Born in France, and raised between the United Kingdom and France, Marc-Alain Widdowson was instilled with an international outlook very early on. Widdowson later studied anthropology and veterinary medicine at the University of Cambridge. He also completed an MSc Communicable Disease Epidemiology at the London School of Hygiene and Tropical Medicine. His career took him around the world, starting as a wildlife epidemiologist for the UK Department for International Development in Zimbabwe. “That involved fun things, like darting buffaloes from helicopters,” Widdowson says smilingly.
A next adventure saw him chasing and capturing vampire bats in Bolivia. His career took a more mainstream public health turn when he moved to Utrecht, where he worked for RIVM, the Dutch National Institute for Public Health as a European Program for Intervention Epidemiology Training Fellow. After two years in the Netherlands, Widdowson crossed the Atlantic to join the US Centers for Disease Control and Prevention (CDC) where he has worked for the past 18 years. “In Atlanta, I studied enteric viruses, influenza and Ebola. Four years ago, I moved to Nairobi to lead a group working on a wide range of projects in research and capacity building.”
This article will be published in the upcoming Autumn edition of the biannual P³ magazine.
The experience as Director of the Division of Global Health Protection at CDC-Kenya turned out to be a stepping-stone for Widdowson’s new role as ITM Director. “I have grown into my managerial role, in ways that I didn’t even expect. While working at ITM will be different in many ways, the scope and breadth of scientific programme management is similar, though much bigger,” Widdowson explains. “Leading an organisation like ITM is simply an exciting opportunity. It has a truly international environment and a tremendous reputation. As I have shared the news of my move to ITM, people I have known for years have told me enthusiastically about the courses they followed in Antwerp, or their collaborations with ITM researchers. That says a lot about the positive contribution the Institute makes through teaching, research and capacity building throughout the world.”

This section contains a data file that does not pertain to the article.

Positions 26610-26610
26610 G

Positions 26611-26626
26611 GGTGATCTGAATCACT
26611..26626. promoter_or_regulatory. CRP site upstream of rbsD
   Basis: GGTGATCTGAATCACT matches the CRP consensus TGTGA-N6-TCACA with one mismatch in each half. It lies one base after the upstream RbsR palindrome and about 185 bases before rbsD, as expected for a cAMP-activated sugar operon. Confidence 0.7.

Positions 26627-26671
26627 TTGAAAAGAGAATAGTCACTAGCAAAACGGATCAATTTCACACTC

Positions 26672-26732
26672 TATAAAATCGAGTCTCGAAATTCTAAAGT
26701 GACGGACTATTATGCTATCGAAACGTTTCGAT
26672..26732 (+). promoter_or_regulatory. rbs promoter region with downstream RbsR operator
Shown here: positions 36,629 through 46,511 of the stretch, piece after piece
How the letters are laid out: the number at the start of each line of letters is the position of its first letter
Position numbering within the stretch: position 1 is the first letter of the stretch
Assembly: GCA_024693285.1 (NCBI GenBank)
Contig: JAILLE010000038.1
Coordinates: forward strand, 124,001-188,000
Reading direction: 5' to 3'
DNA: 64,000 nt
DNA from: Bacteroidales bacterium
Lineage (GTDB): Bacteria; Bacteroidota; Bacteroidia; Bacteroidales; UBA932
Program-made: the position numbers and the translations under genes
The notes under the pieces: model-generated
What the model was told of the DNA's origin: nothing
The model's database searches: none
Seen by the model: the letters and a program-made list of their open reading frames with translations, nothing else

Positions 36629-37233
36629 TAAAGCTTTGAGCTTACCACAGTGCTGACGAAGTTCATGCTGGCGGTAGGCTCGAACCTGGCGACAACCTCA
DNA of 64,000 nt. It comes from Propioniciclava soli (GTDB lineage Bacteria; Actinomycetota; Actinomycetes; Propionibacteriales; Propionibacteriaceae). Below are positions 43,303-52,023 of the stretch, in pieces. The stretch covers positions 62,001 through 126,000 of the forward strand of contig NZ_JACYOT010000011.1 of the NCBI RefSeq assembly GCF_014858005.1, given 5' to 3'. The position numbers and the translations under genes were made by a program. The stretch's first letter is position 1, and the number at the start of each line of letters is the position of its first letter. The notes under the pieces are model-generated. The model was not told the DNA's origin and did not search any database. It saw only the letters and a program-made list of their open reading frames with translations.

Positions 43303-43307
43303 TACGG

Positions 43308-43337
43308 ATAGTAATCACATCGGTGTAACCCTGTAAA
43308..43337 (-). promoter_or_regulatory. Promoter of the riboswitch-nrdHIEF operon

Going forward, Widdowson sees both continuity and change, strengthening the Institute’s core activities and responding to health trends. “We don’t want to stray from what we are good at. We will keep strengthening the work that has built ITM’s strong reputation over the years and especially look to expand partnerships. At the same time, we need to monitor health trends and adapt to emerging issues. We have seen tremendous progress in global public health, like in childhood mortality for example, but it’s not only good news. Think of the emergence of antibiotic resistance, or the spread of vectors capable of spreading disease.”
Moving from Nairobi to Antwerp also implies a significant change in daily routines. “I look forward to doing lots of cycling and to the cold weather. I miss the changing of the seasons and getting on my bike to go to the shops, which I couldn’t really do - either in Nairobi or Atlanta. Mountain biking is a passion of mine, so I will look for Belgium’s hilly parts in my time off. My family and I are eager to explore the country and life in Europe. My wife and two youngest daughters will move to Antwerp with me, while my eldest daughter will start university in the UK.”
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